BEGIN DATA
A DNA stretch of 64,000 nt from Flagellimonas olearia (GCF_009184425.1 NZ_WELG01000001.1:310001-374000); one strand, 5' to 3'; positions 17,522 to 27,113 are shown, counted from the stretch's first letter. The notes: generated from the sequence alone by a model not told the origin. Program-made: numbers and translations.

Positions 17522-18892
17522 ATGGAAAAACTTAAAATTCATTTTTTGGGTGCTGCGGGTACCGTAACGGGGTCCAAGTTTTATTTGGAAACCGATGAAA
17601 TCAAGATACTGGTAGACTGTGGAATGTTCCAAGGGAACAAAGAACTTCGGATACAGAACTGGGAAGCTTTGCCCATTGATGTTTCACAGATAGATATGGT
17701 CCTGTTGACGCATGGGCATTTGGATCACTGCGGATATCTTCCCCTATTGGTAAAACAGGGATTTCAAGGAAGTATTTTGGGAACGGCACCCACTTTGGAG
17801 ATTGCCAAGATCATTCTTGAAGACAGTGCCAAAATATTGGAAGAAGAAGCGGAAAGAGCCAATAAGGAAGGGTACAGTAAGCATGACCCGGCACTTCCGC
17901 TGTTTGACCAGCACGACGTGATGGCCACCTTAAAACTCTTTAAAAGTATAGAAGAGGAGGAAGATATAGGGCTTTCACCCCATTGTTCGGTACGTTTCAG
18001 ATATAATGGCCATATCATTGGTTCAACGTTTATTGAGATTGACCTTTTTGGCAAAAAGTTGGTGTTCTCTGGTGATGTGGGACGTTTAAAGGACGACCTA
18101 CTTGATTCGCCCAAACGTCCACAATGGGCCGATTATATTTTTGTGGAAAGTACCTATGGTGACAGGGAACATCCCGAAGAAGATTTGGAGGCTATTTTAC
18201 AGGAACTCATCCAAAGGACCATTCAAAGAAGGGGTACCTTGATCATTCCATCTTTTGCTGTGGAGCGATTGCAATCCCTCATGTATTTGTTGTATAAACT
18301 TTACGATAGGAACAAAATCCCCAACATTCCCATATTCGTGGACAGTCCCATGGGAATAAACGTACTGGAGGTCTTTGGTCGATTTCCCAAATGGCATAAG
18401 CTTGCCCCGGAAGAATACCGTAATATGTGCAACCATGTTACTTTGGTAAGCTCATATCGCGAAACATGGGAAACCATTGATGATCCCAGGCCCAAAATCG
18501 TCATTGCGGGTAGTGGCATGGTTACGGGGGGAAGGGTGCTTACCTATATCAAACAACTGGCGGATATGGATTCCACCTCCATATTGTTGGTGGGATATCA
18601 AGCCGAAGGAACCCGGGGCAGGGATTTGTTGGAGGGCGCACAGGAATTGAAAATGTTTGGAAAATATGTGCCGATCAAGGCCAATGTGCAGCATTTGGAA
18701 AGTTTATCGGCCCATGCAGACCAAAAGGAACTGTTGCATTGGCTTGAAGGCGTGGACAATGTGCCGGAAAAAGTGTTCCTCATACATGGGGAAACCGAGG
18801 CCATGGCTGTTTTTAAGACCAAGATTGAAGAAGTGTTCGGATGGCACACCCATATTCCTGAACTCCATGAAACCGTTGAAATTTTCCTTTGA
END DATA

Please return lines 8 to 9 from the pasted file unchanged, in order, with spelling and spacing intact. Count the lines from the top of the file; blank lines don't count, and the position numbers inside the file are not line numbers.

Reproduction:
18001 ATATAATGGCCATATCATTGGTTCAACGTTTATTGAGATTGACCTTTTTGGCAAAAAGTTGGTGTTCTCTGGTGATGTGGGACGTTTAAAGGACGACCTA
18101 CTTGATTCGCCCAAACGTCCACAATGGGCCGATTATATTTTTGTGGAAAGTACCTATGGTGACAGGGAACATCCCGAAGAAGATTTGGAGGCTATTTTAC